The Violence Against Women Act first passed in 1994 to help victims of domestic and sexual violence seek support and justice. The Act expired over 500 days ago in 2011. Last year, both the Republican-led House and Democratic-controlled Senate passed new bills but were unable to arrive at a compromise.
In a statement submitted for the record, Congressman Faleomavaega offered his support for final passage of the Senate version of the bill, S.47.
“This bill passed in the Senate earlier this month by a vote of 78-22,” Congressman Faleomavaega stated. “Altogether, 23 Republican senators voted for this bill, including every Republican woman senator. Mr. Speaker, this bill, introduced by Senator Patrick Leahy, a Democrat, and Senator Mike Crapo, a Republican, is not only bipartisan, but it is also a comprehensive and inclusive solution to the domestic and sexual violence plaguing American society.”
In reference to the House’s consideration of a Republican substitute to the bill, Faleomavaega expressed his concerns regarding the GOP version, specifically for its treatment of Native American women and tribal authority to prosecute non-Indian offenders on tribal land.
“While I fully support reauthorization of this law which, since 1994, has been an essential tool to protect victims of domestic and sexual violence, I do, however, have major concerns with the GOP substitute to this bill. Unlike S. 47, the substitute offers a lesser form of protection for Indian women abused on tribal land. The House version requires that Native American tribes seek certification from the U.S. Department of Justice before they are able to prosecute non-Indian offenders on tribal land. Mr. Speaker, this doesn’t make any sense. A sovereign tribe should not have to willingly hand over part of their sovereignty to prosecute these offenders. Ultimately, the House version falls short of protecting Native American women,” Faleomavaega added.
In his statement, Congressman Faleomavaega also called attention to the growing prevalence of domestic and sexual crimes in the U.S. and how S.47 would offer more support to victims, including those in American Samoa. Unlike the House version, S.47 also expanded protections for immigrants, victims from the LGBT community, and trafficking victims.
“Mr. Speaker, unfortunately, domestic and sexual crimes have been on the rise in the U.S., including my district of American Samoa. And like many cases in the States, almost always, the perpetrator is a family member or close neighbor. Furthermore, these crimes often go unreported due to fear of authorities or shame. It is the fear to come forward that allows abusers to continue their abuse. But when laws are in place to offer full support and protection for victims, we can ensure that more and more of these victims will come forth and their abusers are brought to justice.”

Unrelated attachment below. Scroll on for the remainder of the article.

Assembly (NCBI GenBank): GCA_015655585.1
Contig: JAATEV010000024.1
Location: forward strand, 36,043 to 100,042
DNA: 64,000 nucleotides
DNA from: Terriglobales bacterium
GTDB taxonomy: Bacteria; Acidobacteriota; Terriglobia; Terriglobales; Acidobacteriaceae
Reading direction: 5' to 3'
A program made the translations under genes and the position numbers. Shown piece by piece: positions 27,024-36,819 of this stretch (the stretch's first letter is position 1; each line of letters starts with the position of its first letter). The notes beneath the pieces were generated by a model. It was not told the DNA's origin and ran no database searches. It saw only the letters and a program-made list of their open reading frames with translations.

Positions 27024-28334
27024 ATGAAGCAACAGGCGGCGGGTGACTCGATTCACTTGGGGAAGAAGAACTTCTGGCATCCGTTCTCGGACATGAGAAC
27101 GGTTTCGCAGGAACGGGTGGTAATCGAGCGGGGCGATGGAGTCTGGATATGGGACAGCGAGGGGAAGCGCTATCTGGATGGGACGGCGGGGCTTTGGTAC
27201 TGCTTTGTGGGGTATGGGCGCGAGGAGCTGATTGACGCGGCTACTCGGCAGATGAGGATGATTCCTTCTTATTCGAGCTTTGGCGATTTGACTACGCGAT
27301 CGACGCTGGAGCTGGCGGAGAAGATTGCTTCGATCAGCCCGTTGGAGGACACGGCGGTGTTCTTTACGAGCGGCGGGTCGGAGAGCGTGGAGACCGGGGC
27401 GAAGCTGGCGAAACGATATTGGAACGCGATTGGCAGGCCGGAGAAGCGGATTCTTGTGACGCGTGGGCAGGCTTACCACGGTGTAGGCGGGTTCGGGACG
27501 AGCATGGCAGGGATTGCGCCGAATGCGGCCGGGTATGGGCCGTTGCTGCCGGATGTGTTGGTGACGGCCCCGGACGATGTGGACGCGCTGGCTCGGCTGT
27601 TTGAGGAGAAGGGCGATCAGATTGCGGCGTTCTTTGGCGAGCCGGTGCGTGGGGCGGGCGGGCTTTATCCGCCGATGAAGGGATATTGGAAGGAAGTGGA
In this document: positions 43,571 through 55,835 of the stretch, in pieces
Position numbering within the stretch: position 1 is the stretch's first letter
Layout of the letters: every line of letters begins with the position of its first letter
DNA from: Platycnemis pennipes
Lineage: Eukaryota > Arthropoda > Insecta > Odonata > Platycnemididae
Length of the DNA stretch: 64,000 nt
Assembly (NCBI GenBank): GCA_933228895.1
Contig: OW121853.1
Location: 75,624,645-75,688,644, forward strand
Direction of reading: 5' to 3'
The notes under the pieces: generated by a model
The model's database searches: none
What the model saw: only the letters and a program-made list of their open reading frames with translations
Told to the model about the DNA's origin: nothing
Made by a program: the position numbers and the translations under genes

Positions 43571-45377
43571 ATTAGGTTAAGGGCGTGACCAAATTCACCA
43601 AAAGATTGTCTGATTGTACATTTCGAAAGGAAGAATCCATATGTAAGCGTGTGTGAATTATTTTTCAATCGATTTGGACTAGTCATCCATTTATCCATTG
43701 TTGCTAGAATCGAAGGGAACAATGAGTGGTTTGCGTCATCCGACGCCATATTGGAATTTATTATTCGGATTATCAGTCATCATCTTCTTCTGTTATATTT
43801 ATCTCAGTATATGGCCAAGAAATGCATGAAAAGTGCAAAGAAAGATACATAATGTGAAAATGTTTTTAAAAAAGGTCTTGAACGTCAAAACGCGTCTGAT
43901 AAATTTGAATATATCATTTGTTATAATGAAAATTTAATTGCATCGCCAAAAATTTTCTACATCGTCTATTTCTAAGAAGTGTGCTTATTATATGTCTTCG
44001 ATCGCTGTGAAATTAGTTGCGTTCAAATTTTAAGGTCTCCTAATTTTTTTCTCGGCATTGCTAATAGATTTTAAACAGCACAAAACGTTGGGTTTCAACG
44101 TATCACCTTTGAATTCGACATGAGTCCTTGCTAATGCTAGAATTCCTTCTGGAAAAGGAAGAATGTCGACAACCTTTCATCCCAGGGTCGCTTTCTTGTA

Faleomavaega concluded his statement by praising the Senate bill for protecting all Americans from domestic and sexual abuse.
“Today the House has the opportunity to pass this bill to protect all people, whether they are from the inner city or a tribal reservation, whether they are immigrants who would otherwise be afraid to come forward, or whether they are part of the LGBT community…I urge my colleagues to vote no on the House amendment and to pass S. 47, a bill to protect all people, because that, Mr. Speaker, is what America is all about.”
In a separate statement after the passage of S. 47, Congressman Faleomavaega also thanked the U.S. Department of Justice for their administration of VAWA in American Samoa and local leaders in the Territory for their work on behalf of victims of domestic and sexual violence.
“I thank Attorney General Eric Holder and the U.S. Department of Justice for making available VAWA funds to assist local governments in promoting safety and justice and for providing crucial services to victims of abuse, especially in American Samoa,” the Congressman stated.
“I would also like to commend members of the community and local leaders in American Samoa who have worked tirelessly to protect victims of abuse, offer support, and bring offenders to justice. I deeply appreciate the work of several individuals including American Samoa’s chief prosecutor, Deputy Attorney General Mitzie Jessop, Ipu Avegalio Lefiti, and Faaalu Faletoese Iuli, for their leadership on this issue. I also acknowledge our local governmental offices as well as the Multi-Disciplinary Response Team (MDRT) Against Family Violence, the American Samoa Coalition Against Domestic and Sexual Violence (ASCADSV), and the Alliance for Strengthening Families, just to name a few, for their advocacy on behalf of victims of abuse,” Faleomavaega concluded.